I had a blast at the #SXSWedu conference last week in Austin. A major highlight was meeting friends and colleagues - many of whom I hadn't seen in some time, or who I had met virtually Twitter or Skype in the past year or so - sending a big shout out to the leading work (and great company) of @BoAdams1 @ChristineOrtiz and @LucienVattel :)
I will write a couple of blog posts on the SWSWedu experience and am kicking off with a summary of Alpha public schools session on 'Designing a Next Gen High School from Scratch'. This blog posting is dedicated to the bold and visionary Zach Eikenberry, coordinator for NEXT High School in Greenville, South Carolina.
Onto the session - it was co-facilitated by Will Eden, Entrepreneur in Residence and Alison Elliott, Board Member. The session was a two hour hands-on experience of design thinking in action. Participants divided into teams to work on a specific challenge/opportunity related to building a new High School, framed under the heading of "How Might We...?". My team and I worked on the question of "How might we engage students who are not interested in High School?" The process we followed is summarized in the below model:
- with specifics of the design thinking process outlined in the slide deck here
Throughout the session and during the debrief, Alison and Will wove their lessons learned and takeaways from facilitating a similar process in their own community in San Jose. Alpha public schools is planning on opening the doors of its first High School in 2015.
My key takeaways from participating in the process and with my team are as follows:
- When forming team, ensure diversity of background and expertise - our team was a mixture of educators, technology experts and non-profit and for-profit organizations. It would have been great to have a few students in our group, but they were in short supply. Note to SXSWedu organizers - it would be great to see many more students participating at next year's conference :)
- Users are central to the design thinking experience - when designing a new school or program, it's critical to get the students involved as early as possible and throughout the process. Don't design solutions until you fully understand needs from the users' and stakeholders' perspective.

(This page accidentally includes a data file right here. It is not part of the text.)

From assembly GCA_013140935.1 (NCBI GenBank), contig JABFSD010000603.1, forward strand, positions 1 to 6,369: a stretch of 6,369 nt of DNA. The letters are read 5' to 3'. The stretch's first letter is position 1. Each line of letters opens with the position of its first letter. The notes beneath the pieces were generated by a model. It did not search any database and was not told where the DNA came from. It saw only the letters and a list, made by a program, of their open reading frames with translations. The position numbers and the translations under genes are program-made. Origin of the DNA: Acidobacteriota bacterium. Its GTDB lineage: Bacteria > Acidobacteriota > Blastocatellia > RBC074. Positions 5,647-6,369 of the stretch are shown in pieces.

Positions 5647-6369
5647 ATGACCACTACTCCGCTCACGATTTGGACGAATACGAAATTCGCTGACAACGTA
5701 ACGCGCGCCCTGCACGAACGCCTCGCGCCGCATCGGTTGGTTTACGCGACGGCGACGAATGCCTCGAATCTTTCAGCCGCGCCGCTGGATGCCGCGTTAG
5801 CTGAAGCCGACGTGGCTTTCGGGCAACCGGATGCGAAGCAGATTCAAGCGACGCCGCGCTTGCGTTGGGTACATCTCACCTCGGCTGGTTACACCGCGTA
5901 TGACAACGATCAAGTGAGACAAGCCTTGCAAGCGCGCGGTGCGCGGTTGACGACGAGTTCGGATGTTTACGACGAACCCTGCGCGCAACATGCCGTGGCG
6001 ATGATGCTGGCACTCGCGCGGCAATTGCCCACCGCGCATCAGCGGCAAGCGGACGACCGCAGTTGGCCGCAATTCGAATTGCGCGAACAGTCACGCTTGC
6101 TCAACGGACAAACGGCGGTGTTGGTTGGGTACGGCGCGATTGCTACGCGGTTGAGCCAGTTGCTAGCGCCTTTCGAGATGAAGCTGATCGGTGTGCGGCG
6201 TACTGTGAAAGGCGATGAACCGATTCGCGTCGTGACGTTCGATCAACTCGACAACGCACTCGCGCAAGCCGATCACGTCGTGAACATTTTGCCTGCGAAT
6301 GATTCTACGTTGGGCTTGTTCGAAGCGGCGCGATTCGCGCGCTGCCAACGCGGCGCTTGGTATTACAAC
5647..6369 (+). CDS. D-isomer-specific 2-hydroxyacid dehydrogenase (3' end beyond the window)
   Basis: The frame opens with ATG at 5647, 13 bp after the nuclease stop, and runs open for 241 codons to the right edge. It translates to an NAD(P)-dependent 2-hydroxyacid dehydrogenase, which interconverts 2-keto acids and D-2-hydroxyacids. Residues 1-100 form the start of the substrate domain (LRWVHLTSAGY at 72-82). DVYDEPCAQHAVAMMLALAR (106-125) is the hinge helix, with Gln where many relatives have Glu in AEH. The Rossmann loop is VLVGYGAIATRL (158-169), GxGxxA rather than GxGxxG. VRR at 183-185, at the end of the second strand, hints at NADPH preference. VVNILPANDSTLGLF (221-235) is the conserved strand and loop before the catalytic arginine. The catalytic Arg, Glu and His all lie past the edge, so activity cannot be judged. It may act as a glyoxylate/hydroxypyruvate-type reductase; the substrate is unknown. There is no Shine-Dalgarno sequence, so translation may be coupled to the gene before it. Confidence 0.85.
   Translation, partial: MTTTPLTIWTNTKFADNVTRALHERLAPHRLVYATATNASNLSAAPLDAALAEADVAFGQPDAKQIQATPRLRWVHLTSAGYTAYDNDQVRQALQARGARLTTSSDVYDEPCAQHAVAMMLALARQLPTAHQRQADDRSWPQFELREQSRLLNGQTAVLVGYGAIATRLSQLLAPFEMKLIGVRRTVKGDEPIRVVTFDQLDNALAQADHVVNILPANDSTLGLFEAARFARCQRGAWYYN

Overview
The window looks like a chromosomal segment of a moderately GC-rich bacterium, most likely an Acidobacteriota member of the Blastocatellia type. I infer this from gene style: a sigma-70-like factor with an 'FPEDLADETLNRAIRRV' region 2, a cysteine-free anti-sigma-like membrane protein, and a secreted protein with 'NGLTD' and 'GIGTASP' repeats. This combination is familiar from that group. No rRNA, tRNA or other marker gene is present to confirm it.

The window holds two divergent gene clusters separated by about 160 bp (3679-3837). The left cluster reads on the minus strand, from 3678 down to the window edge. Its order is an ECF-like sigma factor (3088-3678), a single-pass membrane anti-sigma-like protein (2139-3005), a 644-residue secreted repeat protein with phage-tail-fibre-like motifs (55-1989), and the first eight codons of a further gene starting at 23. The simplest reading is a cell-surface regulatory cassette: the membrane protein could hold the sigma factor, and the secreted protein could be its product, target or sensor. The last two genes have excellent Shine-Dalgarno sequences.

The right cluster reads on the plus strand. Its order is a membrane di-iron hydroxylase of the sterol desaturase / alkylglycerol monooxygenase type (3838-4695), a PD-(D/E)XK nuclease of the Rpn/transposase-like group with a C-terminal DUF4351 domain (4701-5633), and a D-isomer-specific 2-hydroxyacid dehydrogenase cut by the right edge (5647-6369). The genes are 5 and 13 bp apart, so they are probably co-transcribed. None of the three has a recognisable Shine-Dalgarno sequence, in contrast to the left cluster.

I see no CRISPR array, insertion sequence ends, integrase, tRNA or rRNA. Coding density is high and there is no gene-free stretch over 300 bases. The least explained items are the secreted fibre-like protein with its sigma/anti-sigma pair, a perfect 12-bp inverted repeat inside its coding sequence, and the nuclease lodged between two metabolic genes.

- On a related note, it's important to reach **all** your users - it's easy to talk with the the people who show up. Go out and speak with the users who don't show up to your event and seek their input.
- Seek stories in user interviews, they bring the data to life and yield a depth of understanding not often discussed in a typical strategic planning event.
- Balance primary and secondary research. Too often, my tendency is to go to "what does the research say?" first. When designing a high school from scratch, reach out to your users, engage a broad cross section of the new school's community and involve a diverse group in this process of discovery, synthesis and ideation and **then** go to the secondary research. This will help to isolate the senses, dig deep in the user interviews and design a school to meet the specifics of your own community's unique needs. Of course, secondary research has much to add as we seek not to reinvent the wheel, but balance and timing of the use of secondary research are key.
- Finally, it's an incredibly engaging (and fun!) way to quickly engage diverse users and stakeholders and go deep on the curricular, pedagogical, space and structure for a new school design.
Towards the end of the session, Will and Alison very kindly mentioned they would send out a more detailed guide on their process to the group. I will upload it here with their permission, once received. In the meantime, you can download a 'Design Thinking for Educators' toolkit here - and be sure to check out the great work which Susie Wise is leading at the K12 Lab at Stanford.